ARACELI PALAFOX WRITES- The death of Cambodian journalist Taing Try has once again placed Cambodia in an unflattering spotlight.

Earlier this month, the 49-year-old journalist was killed while sitting in his car, after taking a bullet to the forehead. Try was found in a forest in the Kratie Province of Cambodia, where he and others were investigating and observing illegal logging.

Try, a member of the Khmer Journalists for Democracy Association, was working on exposing the illegal trading of timber in order to bring to light to one of the many social and political injustices occurring in Cambodia. Most of the time, illegal logging occurs under the protection of agencies and independent, powerful people who are almost always protected by the government. Try posed a threat to these agencies and, unfortunately, was also an easy target.

Recently, Cambodian authorities detained three suspects — including Mondolkiri police chief Ben Hieng, military police officer Khim Pheakdey, and Cambodia Royal Air Force member La Narong — all of whom have admitted to committing the murder of Taing Try.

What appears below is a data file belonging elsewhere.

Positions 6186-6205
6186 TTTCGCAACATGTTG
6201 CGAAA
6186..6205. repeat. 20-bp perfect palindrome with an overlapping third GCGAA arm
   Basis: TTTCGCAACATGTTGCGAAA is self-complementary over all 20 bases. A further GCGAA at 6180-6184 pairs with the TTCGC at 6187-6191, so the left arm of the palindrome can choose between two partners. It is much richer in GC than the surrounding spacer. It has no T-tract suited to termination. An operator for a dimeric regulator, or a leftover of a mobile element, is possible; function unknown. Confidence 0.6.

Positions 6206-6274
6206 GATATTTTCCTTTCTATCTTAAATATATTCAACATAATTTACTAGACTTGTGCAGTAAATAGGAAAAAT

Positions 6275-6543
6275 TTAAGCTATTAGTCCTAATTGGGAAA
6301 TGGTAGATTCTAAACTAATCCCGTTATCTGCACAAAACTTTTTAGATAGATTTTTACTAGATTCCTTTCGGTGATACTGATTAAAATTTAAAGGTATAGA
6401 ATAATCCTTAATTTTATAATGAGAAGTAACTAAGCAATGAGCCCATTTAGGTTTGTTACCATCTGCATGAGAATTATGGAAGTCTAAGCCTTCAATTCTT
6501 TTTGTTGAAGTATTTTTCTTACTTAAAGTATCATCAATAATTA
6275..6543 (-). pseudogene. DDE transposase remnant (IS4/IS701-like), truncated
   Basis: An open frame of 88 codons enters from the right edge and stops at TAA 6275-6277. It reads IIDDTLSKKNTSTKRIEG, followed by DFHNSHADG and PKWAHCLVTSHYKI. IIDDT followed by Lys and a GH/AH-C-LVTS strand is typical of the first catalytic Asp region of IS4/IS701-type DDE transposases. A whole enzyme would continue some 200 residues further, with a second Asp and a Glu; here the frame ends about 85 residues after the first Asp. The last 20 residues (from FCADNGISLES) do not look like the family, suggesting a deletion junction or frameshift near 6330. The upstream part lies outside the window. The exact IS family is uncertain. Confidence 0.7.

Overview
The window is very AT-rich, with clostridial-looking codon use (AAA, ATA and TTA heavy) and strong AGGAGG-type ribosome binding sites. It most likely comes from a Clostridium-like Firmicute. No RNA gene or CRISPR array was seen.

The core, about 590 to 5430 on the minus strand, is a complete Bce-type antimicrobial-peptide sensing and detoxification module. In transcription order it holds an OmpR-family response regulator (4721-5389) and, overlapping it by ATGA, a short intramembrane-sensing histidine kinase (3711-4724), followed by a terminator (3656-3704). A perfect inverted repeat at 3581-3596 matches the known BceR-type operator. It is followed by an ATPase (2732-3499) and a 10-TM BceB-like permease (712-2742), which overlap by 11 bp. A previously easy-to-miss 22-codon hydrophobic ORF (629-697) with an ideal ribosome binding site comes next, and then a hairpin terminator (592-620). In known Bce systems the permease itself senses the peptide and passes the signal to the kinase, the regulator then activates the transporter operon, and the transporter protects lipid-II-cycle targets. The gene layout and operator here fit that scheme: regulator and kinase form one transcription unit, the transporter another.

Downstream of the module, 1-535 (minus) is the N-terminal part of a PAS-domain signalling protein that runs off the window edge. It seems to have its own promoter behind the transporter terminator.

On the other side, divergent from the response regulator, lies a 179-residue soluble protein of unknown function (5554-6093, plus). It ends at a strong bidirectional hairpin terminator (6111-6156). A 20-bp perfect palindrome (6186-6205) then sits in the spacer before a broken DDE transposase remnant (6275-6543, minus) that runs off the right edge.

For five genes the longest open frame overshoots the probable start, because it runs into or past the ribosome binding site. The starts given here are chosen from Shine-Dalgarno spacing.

National and international organizations like Reporters Without Borders, Khmer Journalists for Democracy Association, and the United Nations have condemned the murder and called on Cambodian law enforcement to conduct a thorough investigation of the murder.

Sources continue to report an increase in crime and threats against journalists who are merely doing their jobs. Cambodians fear that while authorities may have detained three suspects, those behind the crime are still on the loose.

Bob Dietz, head of the Asia program at the Committee to Protect Journalists, blames a lack of free press — a result of a media system owned and controlled by the government. As a solution, Dietz suggests that Cambodia allow and protect free press reporting, to not only stop illegal activities in Cambodia but to decrease the harassment of journalists as well.

Try is not the first to have died as a result of exposing Cambodia’s injustices. His murder actually marks the third environmental activist killed on the job. Try’s death reminds Cambodians of the fight and efforts to preserve Cambodia’s natural beauty and most importantly work toward achieving free press. As of 2014, Reporters Without Borders ranks Cambodia 144 out of 180 in the press freedom index.

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